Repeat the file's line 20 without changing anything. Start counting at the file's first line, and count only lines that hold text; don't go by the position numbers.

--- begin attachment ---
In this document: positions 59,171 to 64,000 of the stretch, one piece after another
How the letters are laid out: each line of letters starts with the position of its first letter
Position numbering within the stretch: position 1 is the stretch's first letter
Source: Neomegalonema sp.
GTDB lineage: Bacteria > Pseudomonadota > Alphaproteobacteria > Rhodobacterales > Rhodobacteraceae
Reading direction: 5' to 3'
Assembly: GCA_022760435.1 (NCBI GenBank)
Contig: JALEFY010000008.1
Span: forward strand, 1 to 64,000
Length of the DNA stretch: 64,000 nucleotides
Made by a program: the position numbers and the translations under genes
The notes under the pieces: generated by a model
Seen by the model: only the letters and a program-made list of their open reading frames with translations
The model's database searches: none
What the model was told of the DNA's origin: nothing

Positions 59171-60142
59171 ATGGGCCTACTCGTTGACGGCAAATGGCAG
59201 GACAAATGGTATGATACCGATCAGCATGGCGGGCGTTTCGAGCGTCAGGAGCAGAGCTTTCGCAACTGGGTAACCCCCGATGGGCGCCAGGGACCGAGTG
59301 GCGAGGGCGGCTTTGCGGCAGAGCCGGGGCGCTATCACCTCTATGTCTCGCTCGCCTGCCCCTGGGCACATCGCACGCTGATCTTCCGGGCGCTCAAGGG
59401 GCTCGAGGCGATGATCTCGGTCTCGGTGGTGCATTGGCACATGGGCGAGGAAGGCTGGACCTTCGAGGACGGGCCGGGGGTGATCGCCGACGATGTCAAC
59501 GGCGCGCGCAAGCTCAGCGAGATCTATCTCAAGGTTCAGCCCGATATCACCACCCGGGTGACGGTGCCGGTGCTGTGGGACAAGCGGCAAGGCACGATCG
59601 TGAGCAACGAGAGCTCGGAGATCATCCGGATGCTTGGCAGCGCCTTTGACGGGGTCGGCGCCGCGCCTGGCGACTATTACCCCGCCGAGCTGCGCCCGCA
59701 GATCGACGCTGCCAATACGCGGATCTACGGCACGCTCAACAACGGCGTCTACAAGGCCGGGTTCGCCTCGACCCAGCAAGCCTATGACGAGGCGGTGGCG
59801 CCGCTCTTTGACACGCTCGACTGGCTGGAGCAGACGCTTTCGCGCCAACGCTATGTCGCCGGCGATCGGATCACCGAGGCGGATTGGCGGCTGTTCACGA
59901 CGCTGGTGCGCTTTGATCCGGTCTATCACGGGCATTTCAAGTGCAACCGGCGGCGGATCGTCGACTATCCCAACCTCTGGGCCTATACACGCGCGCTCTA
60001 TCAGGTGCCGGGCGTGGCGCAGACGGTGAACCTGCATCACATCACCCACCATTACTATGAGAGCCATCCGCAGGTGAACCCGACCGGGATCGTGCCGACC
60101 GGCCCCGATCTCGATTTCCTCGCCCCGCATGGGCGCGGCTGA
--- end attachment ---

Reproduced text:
59401 GCTCGAGGCGATGATCTCGGTCTCGGTGGTGCATTGGCACATGGGCGAGGAAGGCTGGACCTTCGAGGACGGGCCGGGGGTGATCGCCGACGATGTCAAC